But what about the child? the school knows nothing about him/her who could well turn out to be a first class scholar if given the chance, there's no reason to think that child will be a problem anymore than any other child attending the school.

Parents should use their common sense and wear something appropriate anyway, but even what's classed as appropriate differs and unless the parent turns up wearing nothing but underwear, in which case the school would have something to be concerned about. The school is for the child not the parent, all children should be allowed an education, refusing this based on the parent's appearance is just snobbery.

The problem is in 95% of cases people can form a pretty good judge of character by a persons appearance.

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Big Jim
20 hours ago, glorybebe said:

I see it at work all the time.  It's like people roll out of bed and come out shopping. Rats nests in hair,  filthy clothes...where is their self respect?  It is just ridiculous seeing what some people think is acceptable to wear out in public.

I agree, but shopping is one thing and a meeting with a teacher is another.  Any meeting with a professional should be entered with a certain decorum and respect for the seriousness of the occasion, whether it's with a doctor, lawyer, judge, teacher or others.  They will usually be dressed appropriately for their position, so the other person should at least upgrade from PJs, T shirts and flip-flops.

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RabidMongoose
On ‎07‎/‎05‎/‎2019 at 3:39 AM, thedutchiedutch said:

 

tats.jpg

Notice how he has the common sense not to have tattoos on his head.

He conforms to social norms when at work, parents need to show they conform to social norms at school too.

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Myles
On 5/8/2019 at 7:35 AM, RabidMongoose said:

The problem is in 95% of cases people can form a pretty good judge of character by a persons appearance.

I agree.   Maybe not as high as 95%, but pretty high.    If you were to accept 100 kids by the appearance of the parents, you would have a better school than just accepting a random 100 kids.  

There are always exceptions though.   

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Nnicolette

This is disappointing. Over a head scarf? Its borderline racist honestly. I try to cover up and be appropriate when i visit school grounds but i see many parents do not and thats thier business, most of us have a lot more going on with our day then the stop at school. Also dew rags and head scarfs are actually more often than not to achieve hair compliance. It used to be the law for black women to cover thier hair now it is a crime. People need to mind thier business because i noticed the judgemental nature of out society is getting pretty overboard. I wish people would stop trying to impose ridiculous restrictions and control on everybody else and worry about themselves.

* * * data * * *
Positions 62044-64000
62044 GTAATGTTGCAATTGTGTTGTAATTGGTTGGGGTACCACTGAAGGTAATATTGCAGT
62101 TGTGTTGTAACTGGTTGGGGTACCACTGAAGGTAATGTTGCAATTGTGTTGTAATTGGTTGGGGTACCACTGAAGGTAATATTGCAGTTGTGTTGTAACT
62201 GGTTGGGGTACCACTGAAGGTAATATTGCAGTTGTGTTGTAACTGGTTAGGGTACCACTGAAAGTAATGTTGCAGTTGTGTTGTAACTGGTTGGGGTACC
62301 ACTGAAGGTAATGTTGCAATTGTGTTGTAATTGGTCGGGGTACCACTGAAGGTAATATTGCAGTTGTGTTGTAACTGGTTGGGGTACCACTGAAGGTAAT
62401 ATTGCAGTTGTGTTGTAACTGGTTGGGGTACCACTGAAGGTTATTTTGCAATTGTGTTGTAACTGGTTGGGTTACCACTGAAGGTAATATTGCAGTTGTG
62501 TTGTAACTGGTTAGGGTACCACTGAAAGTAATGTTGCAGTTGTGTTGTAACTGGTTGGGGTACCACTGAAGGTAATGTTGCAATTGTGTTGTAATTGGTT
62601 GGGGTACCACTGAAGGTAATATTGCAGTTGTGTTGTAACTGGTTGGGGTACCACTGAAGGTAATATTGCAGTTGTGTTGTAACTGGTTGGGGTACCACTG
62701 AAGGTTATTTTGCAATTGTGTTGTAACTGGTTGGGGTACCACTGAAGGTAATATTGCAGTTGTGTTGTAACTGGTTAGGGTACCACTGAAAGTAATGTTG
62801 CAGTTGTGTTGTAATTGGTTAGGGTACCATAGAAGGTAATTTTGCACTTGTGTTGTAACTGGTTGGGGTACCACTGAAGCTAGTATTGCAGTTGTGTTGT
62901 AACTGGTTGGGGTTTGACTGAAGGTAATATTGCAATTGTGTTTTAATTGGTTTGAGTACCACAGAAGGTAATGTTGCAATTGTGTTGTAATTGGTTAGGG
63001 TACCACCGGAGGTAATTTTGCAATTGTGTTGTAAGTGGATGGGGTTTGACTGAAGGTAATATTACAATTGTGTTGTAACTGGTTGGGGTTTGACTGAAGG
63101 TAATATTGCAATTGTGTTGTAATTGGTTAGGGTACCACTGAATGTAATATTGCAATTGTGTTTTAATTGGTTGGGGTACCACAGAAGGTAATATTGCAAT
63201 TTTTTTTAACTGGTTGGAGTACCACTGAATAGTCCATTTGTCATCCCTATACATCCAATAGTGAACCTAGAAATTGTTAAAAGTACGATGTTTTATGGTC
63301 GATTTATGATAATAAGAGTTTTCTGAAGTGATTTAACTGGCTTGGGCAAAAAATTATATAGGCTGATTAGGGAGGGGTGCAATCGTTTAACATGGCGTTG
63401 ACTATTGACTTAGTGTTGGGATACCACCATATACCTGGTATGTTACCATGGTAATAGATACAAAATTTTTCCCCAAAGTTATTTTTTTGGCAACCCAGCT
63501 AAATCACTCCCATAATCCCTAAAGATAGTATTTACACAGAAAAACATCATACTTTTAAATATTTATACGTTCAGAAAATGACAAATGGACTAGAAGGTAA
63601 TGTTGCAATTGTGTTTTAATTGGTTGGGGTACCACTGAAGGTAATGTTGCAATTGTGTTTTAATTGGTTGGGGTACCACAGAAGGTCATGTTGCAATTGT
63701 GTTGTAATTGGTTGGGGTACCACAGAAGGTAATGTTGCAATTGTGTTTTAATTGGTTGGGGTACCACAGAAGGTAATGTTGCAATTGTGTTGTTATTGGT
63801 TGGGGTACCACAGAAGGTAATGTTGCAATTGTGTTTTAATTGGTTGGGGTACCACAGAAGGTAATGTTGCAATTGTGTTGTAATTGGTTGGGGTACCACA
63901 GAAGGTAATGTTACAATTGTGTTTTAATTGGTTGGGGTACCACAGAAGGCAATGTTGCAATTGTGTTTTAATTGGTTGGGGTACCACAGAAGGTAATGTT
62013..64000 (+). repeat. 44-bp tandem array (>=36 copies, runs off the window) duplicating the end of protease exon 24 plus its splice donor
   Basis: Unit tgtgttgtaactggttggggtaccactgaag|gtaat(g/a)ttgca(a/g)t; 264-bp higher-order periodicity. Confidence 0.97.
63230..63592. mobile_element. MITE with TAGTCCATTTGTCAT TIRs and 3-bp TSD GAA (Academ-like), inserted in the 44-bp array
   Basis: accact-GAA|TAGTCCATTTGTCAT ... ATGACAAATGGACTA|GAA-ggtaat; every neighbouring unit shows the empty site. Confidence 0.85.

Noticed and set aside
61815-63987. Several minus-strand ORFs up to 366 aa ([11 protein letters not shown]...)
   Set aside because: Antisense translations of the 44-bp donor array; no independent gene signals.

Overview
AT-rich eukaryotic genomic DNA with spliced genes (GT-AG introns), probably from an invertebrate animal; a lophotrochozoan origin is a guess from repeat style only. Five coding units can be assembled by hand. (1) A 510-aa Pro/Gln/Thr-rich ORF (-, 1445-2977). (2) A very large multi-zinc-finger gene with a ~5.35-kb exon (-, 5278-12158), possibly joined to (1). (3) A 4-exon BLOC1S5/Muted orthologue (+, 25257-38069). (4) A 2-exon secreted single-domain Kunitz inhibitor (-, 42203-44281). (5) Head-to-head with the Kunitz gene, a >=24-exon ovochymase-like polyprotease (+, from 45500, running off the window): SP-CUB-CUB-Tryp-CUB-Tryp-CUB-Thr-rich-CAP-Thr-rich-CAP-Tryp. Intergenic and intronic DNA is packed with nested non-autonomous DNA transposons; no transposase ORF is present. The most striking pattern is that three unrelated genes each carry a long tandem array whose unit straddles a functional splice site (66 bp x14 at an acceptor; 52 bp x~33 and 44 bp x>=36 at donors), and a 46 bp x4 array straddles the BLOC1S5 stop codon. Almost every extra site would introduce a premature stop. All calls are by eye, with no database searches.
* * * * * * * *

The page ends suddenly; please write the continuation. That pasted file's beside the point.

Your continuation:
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aztek

that is borderline stupid, and quite racist, you are looking for  racism where there isn't any , and that makes you a racist

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Myles
1 hour ago, Nnicolette said:

This is disappointing. Over a head scarf? Its borderline racist honestly. I try to cover up and be appropriate when i visit school grounds but i see many parents do not and thats thier business, most of us have a lot more going on with our day then the stop at school. Also dew rags and head scarfs are actually more often than not to achieve hair compliance. It used to be the law for black women to cover thier hair now it is a crime. People need to mind thier business because i noticed the judgemental nature of out society is getting pretty overboard. I wish people would stop trying to impose ridiculous restrictions and control on everybody else and worry about themselves.

Did it reference the color of the parent? 

It was most likely due to a short "t-shirt dress" than the dew rag.   We'd really need to see an actual pic to make a great judgment.   However, I doubt this lady was dressed nice.  

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thedutchiedutch
On ‎2019‎-‎05‎-‎07 at 10:32 PM, Big Jim said: